The consent case between New Scientist and Google’s DeepMind which has been dragging in court for almost a year is about to be wrapped up, the Information Commissioner Office has announced.
While requesting Information Commissioner Office to investigate their observations, New Scientists cited ethical and privacy concerns about the ambiguous deal struck between Royal Free Trust and DeepMind. Royal Free Trust manages three hospitals in London.
New Scientist alleges that under the data sharing agreement between Google’s DeepMind and Royal Free NHS Trust, there were legal concerns which needed interpretation. They contest that the details of the agreement didn’t spell out the scope and the extent to which specific patient data was going to be shared by the Trust.
New Scientist maintain that despite the benefits derived from data sharing between the two entities, more ethical approvals were needed. This is the reason why DeepMind is trying to justify why it has huge piles of patient data. It is very likely that most of these specific patient information were availed without the patient’s approval.
DeepMind is an artificial intelligence company owned by Google. Artificial intelligence cannot function without information. Practically, Google was compelled to sign an agreement with Royal Free NHS Trust, but with some concessions.
In the agreement, all the patient specific data was to flow freely to DeepMind. To draw even more scrutiny, the commercial terms of the agreement is not accessible by the public. In return, DeepMind was to build an app running on NHS algorithm for the achievement of the overall scope.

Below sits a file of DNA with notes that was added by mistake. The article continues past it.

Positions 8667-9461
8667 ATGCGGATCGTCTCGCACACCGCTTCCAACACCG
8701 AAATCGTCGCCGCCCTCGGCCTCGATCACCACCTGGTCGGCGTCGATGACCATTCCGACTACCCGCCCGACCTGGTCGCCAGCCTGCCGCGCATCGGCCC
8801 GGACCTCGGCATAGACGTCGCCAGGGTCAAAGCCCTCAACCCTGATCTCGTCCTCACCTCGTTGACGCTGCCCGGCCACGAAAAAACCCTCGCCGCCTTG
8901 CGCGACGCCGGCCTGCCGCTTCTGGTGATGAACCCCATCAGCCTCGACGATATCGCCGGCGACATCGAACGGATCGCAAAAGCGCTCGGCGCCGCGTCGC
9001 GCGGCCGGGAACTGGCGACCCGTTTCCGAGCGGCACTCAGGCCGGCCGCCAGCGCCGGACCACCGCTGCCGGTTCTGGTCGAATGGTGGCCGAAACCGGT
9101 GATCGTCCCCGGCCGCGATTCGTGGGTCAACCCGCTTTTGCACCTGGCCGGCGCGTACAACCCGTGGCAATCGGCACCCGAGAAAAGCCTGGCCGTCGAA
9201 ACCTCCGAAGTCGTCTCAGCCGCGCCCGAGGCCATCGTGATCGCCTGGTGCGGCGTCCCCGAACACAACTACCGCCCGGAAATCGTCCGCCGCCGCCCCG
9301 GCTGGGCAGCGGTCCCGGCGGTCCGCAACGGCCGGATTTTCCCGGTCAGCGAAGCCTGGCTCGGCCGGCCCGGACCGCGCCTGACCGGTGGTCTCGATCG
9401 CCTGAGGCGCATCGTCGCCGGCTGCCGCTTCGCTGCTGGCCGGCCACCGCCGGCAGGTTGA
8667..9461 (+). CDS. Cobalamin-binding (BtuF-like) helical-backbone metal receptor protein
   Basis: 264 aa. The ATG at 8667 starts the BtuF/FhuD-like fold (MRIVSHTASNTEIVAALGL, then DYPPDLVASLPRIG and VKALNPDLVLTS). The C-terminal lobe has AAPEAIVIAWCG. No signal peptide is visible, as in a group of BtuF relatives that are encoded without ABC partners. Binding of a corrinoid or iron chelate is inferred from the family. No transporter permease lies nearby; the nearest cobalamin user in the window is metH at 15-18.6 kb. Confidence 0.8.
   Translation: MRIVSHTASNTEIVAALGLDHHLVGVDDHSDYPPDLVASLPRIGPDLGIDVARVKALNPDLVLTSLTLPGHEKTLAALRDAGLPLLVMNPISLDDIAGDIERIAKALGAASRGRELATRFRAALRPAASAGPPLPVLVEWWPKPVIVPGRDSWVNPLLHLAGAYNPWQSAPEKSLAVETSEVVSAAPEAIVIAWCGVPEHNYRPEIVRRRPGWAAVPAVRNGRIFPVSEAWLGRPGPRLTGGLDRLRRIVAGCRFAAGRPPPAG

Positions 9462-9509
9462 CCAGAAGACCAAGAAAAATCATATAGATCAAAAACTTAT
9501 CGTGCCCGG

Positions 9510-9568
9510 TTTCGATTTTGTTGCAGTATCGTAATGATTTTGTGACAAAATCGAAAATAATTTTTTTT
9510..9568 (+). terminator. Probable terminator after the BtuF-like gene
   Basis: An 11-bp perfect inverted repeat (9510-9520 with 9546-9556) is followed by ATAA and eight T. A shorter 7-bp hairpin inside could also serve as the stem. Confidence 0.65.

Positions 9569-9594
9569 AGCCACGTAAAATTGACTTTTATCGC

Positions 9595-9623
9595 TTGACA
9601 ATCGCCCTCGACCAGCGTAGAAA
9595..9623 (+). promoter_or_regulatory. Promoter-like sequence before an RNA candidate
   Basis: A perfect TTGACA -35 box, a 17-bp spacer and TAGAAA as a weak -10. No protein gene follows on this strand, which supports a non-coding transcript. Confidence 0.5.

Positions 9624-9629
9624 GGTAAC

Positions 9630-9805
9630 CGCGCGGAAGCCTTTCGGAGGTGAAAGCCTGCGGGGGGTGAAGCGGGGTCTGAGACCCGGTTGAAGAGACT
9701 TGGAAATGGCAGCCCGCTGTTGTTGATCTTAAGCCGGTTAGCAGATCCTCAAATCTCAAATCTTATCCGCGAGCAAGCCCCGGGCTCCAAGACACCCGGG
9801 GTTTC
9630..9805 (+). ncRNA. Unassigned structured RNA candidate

Streams was the resultant app. Streams was used extensively by Royal Trust practitioners to collect and feed DeepMind algos. Streams detects and alerts patients with risks of Acute Kidney Injury (AKI).
New Scientist took an issue with this stringent requirement by DeepMind. In the case, they argued that Google overstretched it scope and collected data from patients without risk of kidney injury. They also delved into the procedures followed before Streams was introduced to Royal Free Trust.
Their key argument was if Google had the permission from data regulators. They also wanted to know if they got patient’s approval and if its formation was lawful.
Google on the other hand asserts that DeepMind was just a data synthesizer. For the sake of functionality, they insist that they were using relevant data as spelled out in their agreement with Royal Trust. Full control of patient data remains within Royal Free Trust jurisdiction.